Three Stanley Cup Finals appearances in the last nine seasons. This time, they’ll be facing the St. Louis Blues fresh off their dismantling of the dream of a Boston/Joe Thornton Final. It will be the third different club they face in the Finals. Even the first time to say they’re definitive favorites.
The NHL will have to settle for the spirited rivalry of David Backes haunting his old club, the Blues, in the Stanley Cup Finals.
Boston made quick work of the Hurricanes in the Eastern Conference Finals, employing similar tactics to those used against the skilled but inexperienced Leafs in 2017-18 and now basking in the extended layoff before competing in the Stanley Cup Finals for the third time in nine seasons.
After winning the Stanley Cup in 2010-11 against a determined Vancouver Canucks team, they returned to the Finals in the lockout shortened 2012-13 season, losing to Chicago in spectacular fashion. Bryan Bickell scored the game winner at the 18:44 mark of the third period in Game 6 to break a 1-1 tie and hand the Blackhawks the Championship.
There were some lean years in between, with a couple of Round 1 and Round 2 exits, while missing the playoffs outright in 2014-15 and 2015-16.
In 2010-11, they were pushed to elimination in Round 1, requiring an overtime win in Game 7 against the Montreal Canadiens. They turned that around to win the Cup.
In 2012-13, they were down 4-1 late in the third period in Game 7 against the Leafs only to tie it up and eventually win it in overtime. The Leafs fan in me is still reeling over that collapse (it will forever be ‘it was 4-1’).
The overtime hero in that Game 7? Patrice Bergeron.
The Bruins warrior would play the 2012-13 Finals with a broken rib and a punctured lung (discovered in a hospital visit after Game 6). Bergeron is a bastion of playing hurt that defies logic at times.
To find the first Bruin listed in 5v5 scoring this postseason, you’d have to look outside of the top 10 in scoring (heading into Game 6 of the Blues versus Sharks in the Western Conference Finals).
Even then, Marcus Johansson is the first Bruin to appear, tied with eight points (2-6-8) with David Pastrnak (5-3-8). Krejci and Coyle are tied with seven, and Brad Marchand, six. Danton Heinen, David Backes and Jake DeBrusk all rank higher than Patrice Bergeron and his four points (1-3-4).
At 5v4, Marchand leads playoff scorers with seven points (2-8-10), and Bergeron sits in second (6-1-7), on a whopping 31.6% shooting percentage bender and doubling his individual expected goals (2.94).
His 5v5 scoring this postseason hasn’t been as robust as in previous postseasons, but the most telling stat to me is the IPP (individual points percentage – points earned in on-ice goals scored). Bergeron has earned a point on 44.4% of on-ice goals, the lowest result of this metric in his postseason career.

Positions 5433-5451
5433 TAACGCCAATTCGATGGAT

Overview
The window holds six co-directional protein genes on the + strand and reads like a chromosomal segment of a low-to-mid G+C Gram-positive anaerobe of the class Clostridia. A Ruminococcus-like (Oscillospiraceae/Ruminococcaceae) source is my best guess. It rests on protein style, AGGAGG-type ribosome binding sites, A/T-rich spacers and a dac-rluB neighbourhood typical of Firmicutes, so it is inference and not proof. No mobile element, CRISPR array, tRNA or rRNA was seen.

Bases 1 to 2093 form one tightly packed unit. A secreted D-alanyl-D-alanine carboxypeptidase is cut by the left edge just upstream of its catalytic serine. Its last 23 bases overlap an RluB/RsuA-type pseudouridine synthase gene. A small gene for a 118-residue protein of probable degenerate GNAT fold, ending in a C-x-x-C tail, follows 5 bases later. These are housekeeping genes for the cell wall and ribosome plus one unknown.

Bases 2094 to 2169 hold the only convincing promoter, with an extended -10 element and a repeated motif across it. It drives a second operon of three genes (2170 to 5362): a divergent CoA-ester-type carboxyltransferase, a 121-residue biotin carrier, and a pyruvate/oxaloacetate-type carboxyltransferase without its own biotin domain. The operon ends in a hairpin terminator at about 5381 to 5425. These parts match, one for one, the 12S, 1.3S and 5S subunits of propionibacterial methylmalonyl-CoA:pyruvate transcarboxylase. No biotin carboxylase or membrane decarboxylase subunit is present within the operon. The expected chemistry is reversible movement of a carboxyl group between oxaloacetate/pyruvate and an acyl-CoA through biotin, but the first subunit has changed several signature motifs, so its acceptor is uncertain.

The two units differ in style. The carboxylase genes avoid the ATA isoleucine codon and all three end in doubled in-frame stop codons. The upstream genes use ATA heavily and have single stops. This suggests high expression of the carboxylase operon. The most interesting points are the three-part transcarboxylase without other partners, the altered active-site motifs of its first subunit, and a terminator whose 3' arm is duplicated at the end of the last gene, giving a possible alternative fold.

Bergeron is not meeting his individual expected goals (3.88), having scored only once, while firing a paltry 2.7% - the worst shooting percentage of his postseason career. As a team, the Bruins are firing 7.09% with Bergeron on the ice. The game is made up of contrasts, however, and for the measly scoring production thus far, in goals, Tuukka Rask has posted a sparkling .959 save percentage at 5v5 – the best on-ice save percentage for the veteran pivot.
Partner in Crime
What would Batman be without Robin? The boy wonder resembles the Joker more here, the downright mischievous Brad Marchand and Bergeron are virtually tied to the hip in all situations. They’ve played 441 minutes at 5v5 together, and another 96 at 5v4 over the last three playoffs. The table in the image below is full of detail, so a little explanation is deserved.
The table is split into the partnership between Bergeron and Marchand over the last three playoffs at 5v5, at 5v4 in the middle and this spring (2019) at the bottom. On-ice results are listed in the first line of each category and the last line signifying the Bruins without either player on the ice (off-ice).
Visually, stick to the highlighted cells in the table for the contrasts. In each table compare the first and fourth lines to see the difference in the pairing on/off-ice results. The Bruins are shooting an on-ice shooting percentage of 9.6% while they’re on the ice, and 5.85% without either of them.
The pair tips the scales to Boston’s favor 59.3% of the time, while staking the Bruins scoring pace, with 24 goals in 441 minutes – in 1216 minutes without them on the ice, they’ve scored 34, not even meeting expectations of 38.6 goals (xGF). On the ice, they’ve controlled 58.8% of the expected goals, versus 47.6% when off-ice.
In the middle table, the pairing has 23 goals on 13.9 expected goals, and in half the minutes, they’ve scored eight goals – which is much better than the 3.8 expected goals. They’ve shown how much of a factor they remain at 5v4, leading players in scoring, yet Bergeron has an IPP of 58.3% and generally lagging Marchand – the real drive on the powerplay. With six goals at 5v4, if he wasn’t scoring the actual goal, he doesn’t dominate the play like at 5v5. That’s Marchand’s job.
These playoffs though, the goals have been hard to come by for Bergeron and Marchand at evens. They’ve scored eight, with a 6.78% shooting percentage while on the ice for 205 minutes, a 2.33 goals/60 rate, which coincides with the rest of the Bruins goals/60 (2.12).
The Blues and Bruins play similar 5v5 styles and just like in the Conference Finals, special teams will have a distinct impact on the series. If the Blues can keep Bergeron to his current production at 5v5, and 5v4, while stifling Marchand at 5v4, they may win the battle of special teams and emerge as the Stanley Cup Champions.
But, as they’ve been in this situation before, if Bergeron wakes up at even strength, the scales tip to the Bruins.